I loved the Gardeners, and the way the book was punctuated by feast-day sermonettes from their leaders and their hymns. It gave the social criticism and the book as a whole more focus than the rather scatter gun approach of Oryx and Crake.
My review of Maddaddam:
Although Ren and Amanda have been rescued, the problem of what to do with the bad guys still remains.
The book follows the pattern of the others, action in the present post-Flood world interspersed with one character's memories of the pre-Flood world. In some ways this was the most enjoyable because it was very, very funny, especially Toby telling stories to the Children of Crake. There was also a weepy bit at the end, in the last 20 pages or so. I think this quotation sums up the whole trilogy:
"There's the story, then there's the real story, then there's the story of how the story came to be told. Then there's what you leave out of the story. Which is part of the story too."
My review of The Wee Free Men:
Tiffany Aching is discovering that she a witch and what that means.
This children's book is not as funny as the adult Discworld books. It's OK as a fantasy but I miss the satire and humour.
My review of A Hat Full of Sky:
Tiffany Aching goes to serve an apprenticeship with Miss Level. Unfortunately, an entity called a hiver has got Tiffany in its sights, and those the hiver takes over tend to become insane and violent.
Much funnier than the previous Tiffany Aching. Very enjoyable.
My review of Wintersmith:
Wintersmith, the elemental spirit of winter, falls in love with Tiffany Aching.
Creepy, with horror lurking just below the surface, and yet funny as well. Top form Pratchett, except that I still don't like Tiffany Aching. She is more of a didactic device or good example than a real character.
My review of I Shall Wear Midnight:
There is a power heading for Tiffany Aching which does not like witches and works by turning others against them till the burning starts.
Good fun with laughter and touches of horror.
My review of The Classics Magpie:
A miscellany of facts and anecdotes about the ancient Mediterranean world.
It could have been an interesting and fun read but was shoddily produced with lots of typos, errors of fact, and sentences which made no sense at all.
I couldn't possibly catch up on the threads here (explanation on my own thread), though I wish I could!
I hear that you feel like you have a little more time again at some point after having a kid... here's to hoping ;)
(and nice seeing you around Litsy :))
Starting my No. 139, Imperium by Robert Harris, which is my sixty-second ROOT for 2017. The third in the trilogy is my online bookclub's book for September, but I'm reading this, the first in the trilogy, again now because it's more than 10 years since I last read it and I need to refresh my memory.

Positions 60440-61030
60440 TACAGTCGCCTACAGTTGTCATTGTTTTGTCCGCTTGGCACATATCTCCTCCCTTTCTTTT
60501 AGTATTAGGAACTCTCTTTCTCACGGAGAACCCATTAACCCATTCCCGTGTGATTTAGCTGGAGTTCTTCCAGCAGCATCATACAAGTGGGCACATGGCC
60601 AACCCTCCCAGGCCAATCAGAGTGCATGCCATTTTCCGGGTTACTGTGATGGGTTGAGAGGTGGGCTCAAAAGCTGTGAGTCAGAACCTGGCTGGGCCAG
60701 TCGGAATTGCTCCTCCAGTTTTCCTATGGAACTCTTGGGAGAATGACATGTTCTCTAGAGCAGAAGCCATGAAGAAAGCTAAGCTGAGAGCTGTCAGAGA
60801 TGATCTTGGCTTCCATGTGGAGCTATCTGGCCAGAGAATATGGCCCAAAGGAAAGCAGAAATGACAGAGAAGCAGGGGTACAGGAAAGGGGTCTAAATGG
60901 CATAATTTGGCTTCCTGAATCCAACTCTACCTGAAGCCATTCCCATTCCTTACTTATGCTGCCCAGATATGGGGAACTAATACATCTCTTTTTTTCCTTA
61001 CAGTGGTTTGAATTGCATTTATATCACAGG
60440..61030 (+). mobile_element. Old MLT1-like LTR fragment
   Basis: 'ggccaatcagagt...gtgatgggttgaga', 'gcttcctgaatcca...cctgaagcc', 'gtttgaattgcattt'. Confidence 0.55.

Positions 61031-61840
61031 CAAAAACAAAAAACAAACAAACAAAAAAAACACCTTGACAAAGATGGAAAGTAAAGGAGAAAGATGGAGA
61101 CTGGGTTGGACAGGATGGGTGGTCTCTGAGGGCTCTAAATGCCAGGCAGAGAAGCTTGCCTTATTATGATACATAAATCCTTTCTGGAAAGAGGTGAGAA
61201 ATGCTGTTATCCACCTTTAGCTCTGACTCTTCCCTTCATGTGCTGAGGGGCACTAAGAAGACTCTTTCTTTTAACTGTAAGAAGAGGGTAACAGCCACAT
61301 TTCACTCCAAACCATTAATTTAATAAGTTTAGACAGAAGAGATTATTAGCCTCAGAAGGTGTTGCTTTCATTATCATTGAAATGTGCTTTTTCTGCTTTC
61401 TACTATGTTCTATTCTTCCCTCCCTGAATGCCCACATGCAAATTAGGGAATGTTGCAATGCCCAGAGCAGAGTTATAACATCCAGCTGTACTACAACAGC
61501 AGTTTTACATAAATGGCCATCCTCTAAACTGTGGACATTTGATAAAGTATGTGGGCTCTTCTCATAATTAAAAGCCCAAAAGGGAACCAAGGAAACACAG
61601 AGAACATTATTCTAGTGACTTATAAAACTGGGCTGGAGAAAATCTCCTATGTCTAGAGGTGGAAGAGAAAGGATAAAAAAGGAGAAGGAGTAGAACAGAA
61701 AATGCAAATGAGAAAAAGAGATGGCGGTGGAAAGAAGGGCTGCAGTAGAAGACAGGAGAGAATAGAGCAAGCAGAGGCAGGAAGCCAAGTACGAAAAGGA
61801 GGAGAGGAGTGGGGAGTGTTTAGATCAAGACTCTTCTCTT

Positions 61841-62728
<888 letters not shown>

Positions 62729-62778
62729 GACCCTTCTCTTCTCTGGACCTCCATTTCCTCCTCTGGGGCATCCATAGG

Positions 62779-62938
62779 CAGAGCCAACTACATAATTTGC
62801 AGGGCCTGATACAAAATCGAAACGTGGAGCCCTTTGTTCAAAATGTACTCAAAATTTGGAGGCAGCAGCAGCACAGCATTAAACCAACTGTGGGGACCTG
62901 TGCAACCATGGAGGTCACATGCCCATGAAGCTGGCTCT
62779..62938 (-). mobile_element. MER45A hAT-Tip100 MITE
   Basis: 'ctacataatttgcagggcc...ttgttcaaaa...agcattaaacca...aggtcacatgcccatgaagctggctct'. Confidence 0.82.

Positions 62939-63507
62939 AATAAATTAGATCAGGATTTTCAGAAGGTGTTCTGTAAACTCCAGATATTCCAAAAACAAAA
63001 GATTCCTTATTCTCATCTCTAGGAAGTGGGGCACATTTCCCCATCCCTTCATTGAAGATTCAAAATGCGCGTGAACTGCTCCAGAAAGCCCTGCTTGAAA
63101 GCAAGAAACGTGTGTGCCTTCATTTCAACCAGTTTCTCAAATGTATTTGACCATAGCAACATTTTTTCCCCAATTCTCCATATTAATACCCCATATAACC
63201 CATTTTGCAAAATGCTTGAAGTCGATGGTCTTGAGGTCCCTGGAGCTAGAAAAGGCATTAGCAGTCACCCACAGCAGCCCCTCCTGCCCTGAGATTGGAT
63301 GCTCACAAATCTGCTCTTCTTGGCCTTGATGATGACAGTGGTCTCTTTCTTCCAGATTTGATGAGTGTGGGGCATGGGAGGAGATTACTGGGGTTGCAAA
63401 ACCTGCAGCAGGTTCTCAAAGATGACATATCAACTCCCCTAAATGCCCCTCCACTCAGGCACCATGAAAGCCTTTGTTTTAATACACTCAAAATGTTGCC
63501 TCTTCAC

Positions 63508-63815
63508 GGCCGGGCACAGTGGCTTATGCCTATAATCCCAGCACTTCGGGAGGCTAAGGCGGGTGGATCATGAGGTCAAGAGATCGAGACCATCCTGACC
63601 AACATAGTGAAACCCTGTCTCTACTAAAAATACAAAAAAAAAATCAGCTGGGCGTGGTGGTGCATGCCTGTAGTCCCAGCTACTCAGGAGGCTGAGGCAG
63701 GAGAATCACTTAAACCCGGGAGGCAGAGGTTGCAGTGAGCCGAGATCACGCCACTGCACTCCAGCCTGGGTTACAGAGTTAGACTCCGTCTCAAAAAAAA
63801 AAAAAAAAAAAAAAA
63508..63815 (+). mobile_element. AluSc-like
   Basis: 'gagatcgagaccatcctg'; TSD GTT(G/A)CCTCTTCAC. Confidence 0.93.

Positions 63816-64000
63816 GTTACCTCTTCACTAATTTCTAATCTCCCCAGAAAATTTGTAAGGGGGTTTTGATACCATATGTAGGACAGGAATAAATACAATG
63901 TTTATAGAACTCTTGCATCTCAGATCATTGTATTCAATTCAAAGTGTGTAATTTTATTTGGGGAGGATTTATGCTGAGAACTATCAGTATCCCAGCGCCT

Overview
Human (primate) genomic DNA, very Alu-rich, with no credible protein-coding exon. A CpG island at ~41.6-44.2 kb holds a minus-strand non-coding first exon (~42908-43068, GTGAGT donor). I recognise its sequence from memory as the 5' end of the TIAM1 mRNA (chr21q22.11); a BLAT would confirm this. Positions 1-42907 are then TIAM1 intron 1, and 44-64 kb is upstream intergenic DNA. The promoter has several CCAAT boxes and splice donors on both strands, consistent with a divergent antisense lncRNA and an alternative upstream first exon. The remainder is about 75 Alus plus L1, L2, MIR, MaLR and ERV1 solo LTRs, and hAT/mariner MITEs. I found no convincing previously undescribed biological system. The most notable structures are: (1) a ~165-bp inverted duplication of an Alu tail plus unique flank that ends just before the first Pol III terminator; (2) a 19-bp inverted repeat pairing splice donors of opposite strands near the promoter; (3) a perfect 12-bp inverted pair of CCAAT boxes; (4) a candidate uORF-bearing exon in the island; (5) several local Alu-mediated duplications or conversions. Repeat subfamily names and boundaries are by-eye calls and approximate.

My review of Memoirs of Hadrian:
Hadrian's memoirs in the form of a long letter to his adoptive grandson, the future emperor Marcus Aurelius.
The cool, sedate prose is just the right vehicle for these reflections of what a wise man has learnt from his life. I don't know whether the real Hadrian would recognise himself in this detached view but he might recognise it as an aspiration, and an aspiration that we seem to be discarding, more's the pity. It's slightly disconcerting to realise that when the book opens Hadrian is only a year older than I am but I have not attained anything like his wisdom.
I first read this book as a teenager, and it's one of those books that has forever after coloured my perception of a historical character whatever other factual or fictional account of the character I've read.
I'm enjoying Imperium, although I want to follow it up with a non-fiction book about Cicero and Rome of that time period to check how accurate everything is!
My review of Dictator:
The last in the trilogy takes us from Cicero's exile to his death.
Dull. I had to finish it for my online bookclub otherwise I would have abandoned it. It reads like a regurgitated school textbook and didn't add to my understanding of the life and times.
My review of A Man Called Ove:
Ove is a 59-year-old widower who has been forced into early retirement. His life takes some unexpected turns when new neighbours move in.
Loved it. It's one of the few books I've read where I saw the film first and they were both excellent. It has some of the funniest suicide scenes since "Harold and Maude" and yet without playing on our sympathies in a sentimental way was also heartbreaking. 5 stars are not enough.
My review of A Secret Edge:
Jason Peele is a high school student, good at English and a champion runner for relay and dash events. He is also gay.